For the winter the Queen had generally twelve full dresses, twelve undresses called fancy dresses, and twelve rich hoop petticoats for the card and supper parties in the smaller apartments.
She had as many for the summer; those for the spring served likewise for the autumn. All these dresses were discarded at the end of each season, unless, indeed, she retained some that she particularly liked. I am not speaking of muslin or cambric gowns, or others of the same kind–they were lately introduced; but such as these were not renewed at each returning season, they were kept several years. The chief women were charged with the care and examination of the diamonds; this important duty was formerly confided to the tirewoman, but for many years had been included in the business of the first femmes de chambre.
The public toilet took place at noon. The toilet-table was drawn forward into the middle of the room. This piece of furniture was generally the richest and most ornamented of all in the apartment of the Princesses. The Queen used it in the same manner and place for undressing herself in the evening. She went to bed in corsets trimmed with ribbon, and sleeves trimmed with lace, and wore a large neck handkerchief. The Queen’s combing cloth was presented by her first woman if she was alone at the commencement of the toilet; or, as well as the other articles, by the ladies of honour if they were come. At noon the women who had been in attendance four and twenty hours were relieved by two women in full dress; the first woman went also to dress herself. The grandee entrees were admitted during the toilet; sofas were placed in circles for the superintendent, the ladies of honour, and tirewomen, and the governess of the children of France when she came there; the duties of the ladies of the bedchamber, having nothing to do with any kind of domestic or private functions, did not begin until the hour of going out to mass; they waited in the great closet, and entered when the toilet was over. The Princes of the blood, captains of the Guards, and all great officers having the entry paid their court at the hour of the toilet. The Queen saluted by nodding her head or bending her body, or leaning upon her toilet-table as if moving to rise; the last mode of salutation was for the Princes of the blood. The King’s brothers also came very generally to pay their respects to her Majesty while her hair was being dressed. In the earlier years of the reign the first part of the dressing was performed in the bedchamber and according to the laws of etiquette; that is to say, the lady of honour put on the chemise and poured out the water for the hands, the tirewoman put on the skirt of the gown or full dress, adjusted the handkerchief, and tied on the necklace. But when the young Queen became more seriously devoted to fashion, and the head-dress attained so extravagant a height that it became necessary to put on the chemise from below,–when, in short, she determined to have her milliner, Mademoiselle Benin, with her whilst she was dressing, whom the ladies would have refused to admit to any share in the honour of attending on the Queen, the dressing in the bedchamber was discontinued, and the Queen, leaving her toilet, withdrew into her closet to dress.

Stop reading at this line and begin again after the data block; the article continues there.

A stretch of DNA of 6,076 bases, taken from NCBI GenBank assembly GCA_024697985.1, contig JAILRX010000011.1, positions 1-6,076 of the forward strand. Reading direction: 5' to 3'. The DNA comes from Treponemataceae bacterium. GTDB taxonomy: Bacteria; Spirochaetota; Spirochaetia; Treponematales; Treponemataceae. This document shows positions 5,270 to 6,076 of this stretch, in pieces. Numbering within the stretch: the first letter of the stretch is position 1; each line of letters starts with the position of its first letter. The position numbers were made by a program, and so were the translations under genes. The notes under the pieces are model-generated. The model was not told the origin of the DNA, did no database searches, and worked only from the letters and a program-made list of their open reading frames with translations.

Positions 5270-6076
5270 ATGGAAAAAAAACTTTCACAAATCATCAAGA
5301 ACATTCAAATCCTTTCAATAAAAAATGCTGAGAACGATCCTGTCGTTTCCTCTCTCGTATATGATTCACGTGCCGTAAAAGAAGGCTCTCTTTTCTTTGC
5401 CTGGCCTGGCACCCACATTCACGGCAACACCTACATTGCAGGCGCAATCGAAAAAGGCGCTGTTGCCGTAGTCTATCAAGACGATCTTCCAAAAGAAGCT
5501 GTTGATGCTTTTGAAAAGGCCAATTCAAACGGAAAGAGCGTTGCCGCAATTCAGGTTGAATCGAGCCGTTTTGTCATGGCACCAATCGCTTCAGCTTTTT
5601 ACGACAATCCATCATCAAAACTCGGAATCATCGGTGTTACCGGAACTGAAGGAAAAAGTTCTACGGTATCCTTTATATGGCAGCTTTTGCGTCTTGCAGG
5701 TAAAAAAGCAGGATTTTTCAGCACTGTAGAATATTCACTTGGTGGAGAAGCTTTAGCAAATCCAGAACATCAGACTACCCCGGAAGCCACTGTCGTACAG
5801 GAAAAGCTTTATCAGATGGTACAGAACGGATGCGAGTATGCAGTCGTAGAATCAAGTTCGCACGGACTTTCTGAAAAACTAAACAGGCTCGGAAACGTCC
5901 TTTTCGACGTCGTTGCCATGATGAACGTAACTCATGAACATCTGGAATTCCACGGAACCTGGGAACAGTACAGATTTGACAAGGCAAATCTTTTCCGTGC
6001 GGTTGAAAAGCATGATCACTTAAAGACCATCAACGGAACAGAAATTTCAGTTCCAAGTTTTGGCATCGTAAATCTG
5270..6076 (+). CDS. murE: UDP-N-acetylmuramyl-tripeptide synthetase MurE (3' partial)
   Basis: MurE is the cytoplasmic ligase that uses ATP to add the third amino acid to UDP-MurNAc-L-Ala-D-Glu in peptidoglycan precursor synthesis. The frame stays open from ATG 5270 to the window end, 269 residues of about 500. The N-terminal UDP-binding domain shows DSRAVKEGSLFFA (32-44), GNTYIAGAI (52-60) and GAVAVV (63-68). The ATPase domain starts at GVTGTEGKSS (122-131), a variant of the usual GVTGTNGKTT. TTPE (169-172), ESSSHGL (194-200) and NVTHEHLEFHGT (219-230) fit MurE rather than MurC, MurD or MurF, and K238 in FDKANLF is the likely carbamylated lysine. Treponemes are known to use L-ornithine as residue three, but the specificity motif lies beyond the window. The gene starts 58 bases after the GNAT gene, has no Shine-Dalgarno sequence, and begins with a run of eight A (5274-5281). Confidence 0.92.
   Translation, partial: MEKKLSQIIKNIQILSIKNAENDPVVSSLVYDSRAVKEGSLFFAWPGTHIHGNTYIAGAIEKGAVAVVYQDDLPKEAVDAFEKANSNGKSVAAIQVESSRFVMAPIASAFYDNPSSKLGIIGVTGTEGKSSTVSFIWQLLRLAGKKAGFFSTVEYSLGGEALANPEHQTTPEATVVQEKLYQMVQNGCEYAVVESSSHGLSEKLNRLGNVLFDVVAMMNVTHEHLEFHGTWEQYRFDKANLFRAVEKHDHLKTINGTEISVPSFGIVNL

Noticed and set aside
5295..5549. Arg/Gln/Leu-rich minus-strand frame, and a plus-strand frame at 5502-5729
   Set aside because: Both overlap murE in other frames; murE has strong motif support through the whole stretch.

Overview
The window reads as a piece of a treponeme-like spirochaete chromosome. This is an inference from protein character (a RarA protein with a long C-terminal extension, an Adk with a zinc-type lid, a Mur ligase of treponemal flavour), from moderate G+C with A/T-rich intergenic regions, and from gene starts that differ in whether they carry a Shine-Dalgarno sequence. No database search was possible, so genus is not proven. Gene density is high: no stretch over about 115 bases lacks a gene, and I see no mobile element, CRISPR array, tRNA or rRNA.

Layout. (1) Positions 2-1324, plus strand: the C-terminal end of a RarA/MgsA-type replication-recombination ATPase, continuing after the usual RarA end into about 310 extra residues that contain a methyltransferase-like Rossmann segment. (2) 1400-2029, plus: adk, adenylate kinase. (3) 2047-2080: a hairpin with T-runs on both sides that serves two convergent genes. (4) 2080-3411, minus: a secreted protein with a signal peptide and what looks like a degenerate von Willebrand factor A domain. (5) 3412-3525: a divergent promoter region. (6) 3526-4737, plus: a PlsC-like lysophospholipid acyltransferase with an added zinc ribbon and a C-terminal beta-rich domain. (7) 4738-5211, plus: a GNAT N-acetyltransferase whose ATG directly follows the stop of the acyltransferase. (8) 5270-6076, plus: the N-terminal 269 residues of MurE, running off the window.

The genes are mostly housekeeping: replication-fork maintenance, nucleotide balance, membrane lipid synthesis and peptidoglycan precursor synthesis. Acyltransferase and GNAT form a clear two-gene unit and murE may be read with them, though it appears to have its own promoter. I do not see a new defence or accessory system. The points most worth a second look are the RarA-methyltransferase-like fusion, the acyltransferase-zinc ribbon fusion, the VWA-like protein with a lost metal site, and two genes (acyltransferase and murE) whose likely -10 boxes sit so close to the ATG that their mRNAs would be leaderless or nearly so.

On returning into her chamber, the Queen, standing about the middle of it, surrounded by the superintendent, the ladies of honour and tirewomen, her ladies of the palace, the chevalier d’honneur, the chief equerry, her clergy ready to attend her to mass, and the Princesses of the royal family who happened to come, accompanied by all their chief attendants and ladies, passed in order into the gallery as in going to mass. The Queen’s signatures were generally given at the moment of entry into the chamber. The secretary for orders presented the pen. Presentations of colonels on taking leave were usually made at this time. Those of ladies, and, such as had a right to the tabouret, or sitting in the royal presence, were made on Sunday evenings before card-playing began, on their coming in from paying their respects. Ambassadors were introduced to the Queen on Tuesday mornings, accompanied by the introducer of ambassadors on duty, and by M. de Sequeville, the secretary for the ambassadors. The introducer in waiting usually came to the Queen at her toilet to apprise her of the presentations of foreigners which would be made. The usher of the chamber, stationed at the entrance, opened the folding doors to none but the Princes and Princesses of the royal family, and announced them aloud. Quitting his post, he came forward to name to the lady of honour the persons who came to be presented, or who came to take leave; that lady again named them to the Queen at the moment they saluted her; if she and the tirewoman were absent, the first woman took the place and did that duty. The ladies of the bedchamber, chosen solely as companions for the Queen, had no domestic duties to fulfil, however opinion might dignify such offices. The King’s letter in appointing them, among other instructions of etiquette, ran thus: “having chosen you to bear the Queen company.” There were hardly any emoluments accruing from this place.